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Cassini's fiery death witnessed by emotional NASA team

16 September 2017

NASA said in late July that its Cassini spacecraft has discovered there is no "discernible tilt". Ever dutiful to the end, it sampled Saturn's atmosphere Friday morning as it made its final, fateful plunge.

The final descent and atmospheric entry of the Cassini spacecraft brings to an end one of the most successful space missions in human history. After traveling for almost seven years, the spacecraft entered orbit around Saturn on July 1, 2004.

Some of the researchers on the Cassini project have been with the mission since it began, as it launched to space in 1997, when Bill Clinton was still president. While the probe entered the atmosphere at about 6:31 a.m. EDT (10:31 GMT), it took about 83 minutes for the data, traveling at the speed of light, to reach the Deep Space Network on Earth.

For a closer look at the Cassini mission read my other articles on Cassini's observations of numerous known moons of Saturn as well as the space probe's new discoveries, Cassini's search for the building blocks of life on Titan, and the beauty and mystery of Saturn's rings as revealed by Cassini.

But four years has quickly grown into 13 impressive years, allowing Cassini to watch the slow progression of Saturn's changing seasons. Once the spacecraft ran out of fuel, NASA would not risk letting it remain aloft, where it might be knocked into Titan or Enceladus.

"Cassini showed us the beauty of Saturn".

Cassini beamed back an image of a lone propeller.

The last flyby sealed Cassini's fate.

Like a true explorer, Cassini has found hidden "lands and treatures". These include Methone, Pallene, Polydeuces, Daphnis, Anthe and Aegaeon.

Also blame the moons - particularly lake-dappled Titan and watery Enceladus - for why Cassini went out in such dramatic fashion.

Colorado's connection to NASA's Cassini mission to Saturn
But as with all things involving spaceflight, the reason for Cassini's collision course with Saturn is nothing if not practical. The Cassini-Huygens spacecraft will make its plunge into Saturn's atmosphere on September 15, after 20 years in space .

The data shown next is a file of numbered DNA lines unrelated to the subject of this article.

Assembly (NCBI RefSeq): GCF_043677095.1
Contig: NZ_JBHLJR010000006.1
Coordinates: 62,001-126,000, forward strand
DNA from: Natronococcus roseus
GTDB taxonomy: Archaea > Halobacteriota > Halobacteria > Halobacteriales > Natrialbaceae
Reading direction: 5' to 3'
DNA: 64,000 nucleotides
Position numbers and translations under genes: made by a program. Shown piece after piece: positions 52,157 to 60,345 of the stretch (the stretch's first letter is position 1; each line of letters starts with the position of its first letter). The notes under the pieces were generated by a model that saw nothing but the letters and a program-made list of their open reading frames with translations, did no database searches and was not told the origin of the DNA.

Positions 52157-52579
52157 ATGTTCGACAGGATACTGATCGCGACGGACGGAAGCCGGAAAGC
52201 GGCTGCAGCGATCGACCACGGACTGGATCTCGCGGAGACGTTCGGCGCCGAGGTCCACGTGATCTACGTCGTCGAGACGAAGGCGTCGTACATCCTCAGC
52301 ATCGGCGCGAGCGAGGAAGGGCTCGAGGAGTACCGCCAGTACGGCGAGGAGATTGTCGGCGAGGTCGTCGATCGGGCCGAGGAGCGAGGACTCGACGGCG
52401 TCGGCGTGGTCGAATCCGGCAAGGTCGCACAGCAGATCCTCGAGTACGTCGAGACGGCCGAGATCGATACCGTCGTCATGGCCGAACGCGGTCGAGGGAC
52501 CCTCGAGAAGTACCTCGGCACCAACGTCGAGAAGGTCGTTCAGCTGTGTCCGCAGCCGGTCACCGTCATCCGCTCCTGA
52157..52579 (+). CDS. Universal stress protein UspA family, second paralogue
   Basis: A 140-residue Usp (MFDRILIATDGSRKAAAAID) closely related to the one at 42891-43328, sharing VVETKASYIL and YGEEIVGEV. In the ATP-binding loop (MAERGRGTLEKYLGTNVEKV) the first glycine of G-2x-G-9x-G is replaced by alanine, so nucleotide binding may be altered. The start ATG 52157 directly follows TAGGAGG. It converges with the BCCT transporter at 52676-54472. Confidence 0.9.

Future missions will also have to say whether one of Saturn's potentially habitable moons could be home to alien life. NASA claims Enceladus has "water, organic carbon, nitrogen [in the form of ammonia], and an energy source", which no other environment besides Earth can boast.

"Cassini may be gone, but its scientific bounty will keep us occupied for many years", said project scientist Linda Spilker. "If life is eventually discovered in Enceladus' ocean by a mission after Cassini, then our Enceladus discoveries will have been among the top discoveries for all planetary missions". Ground control confirmed it lost contact with the probe at exactly 11.55am GMT.

And if you haven't been paying attention to Cassini's mission at Saturn, well, you've missed out.

Cassini reported its final data early Friday morning.

"Those few last seconds were our first taste of the atmosphere of Saturn", said Watkins. This information will teach us new things about a totally alien environment.

The last image captured by Cassini.

Late previous year, the Cassini spacecraft executed a daring set of ring-grazing orbits. It didn't arrive at Saturn until 2004.

Earl Maize, left, and Julie Webster, right, embrace after the end of Cassini. "As a scientist, I couldn't ask for more". "We'll smile. And we'll want to go back", the United States space agency said.

When our conception of an entire planet and its harmonies is thanks to one probe, it sure as hell is not just a machine. Is this worth your tax dollar? YES!

Cassini's fiery death witnessed by emotional NASA team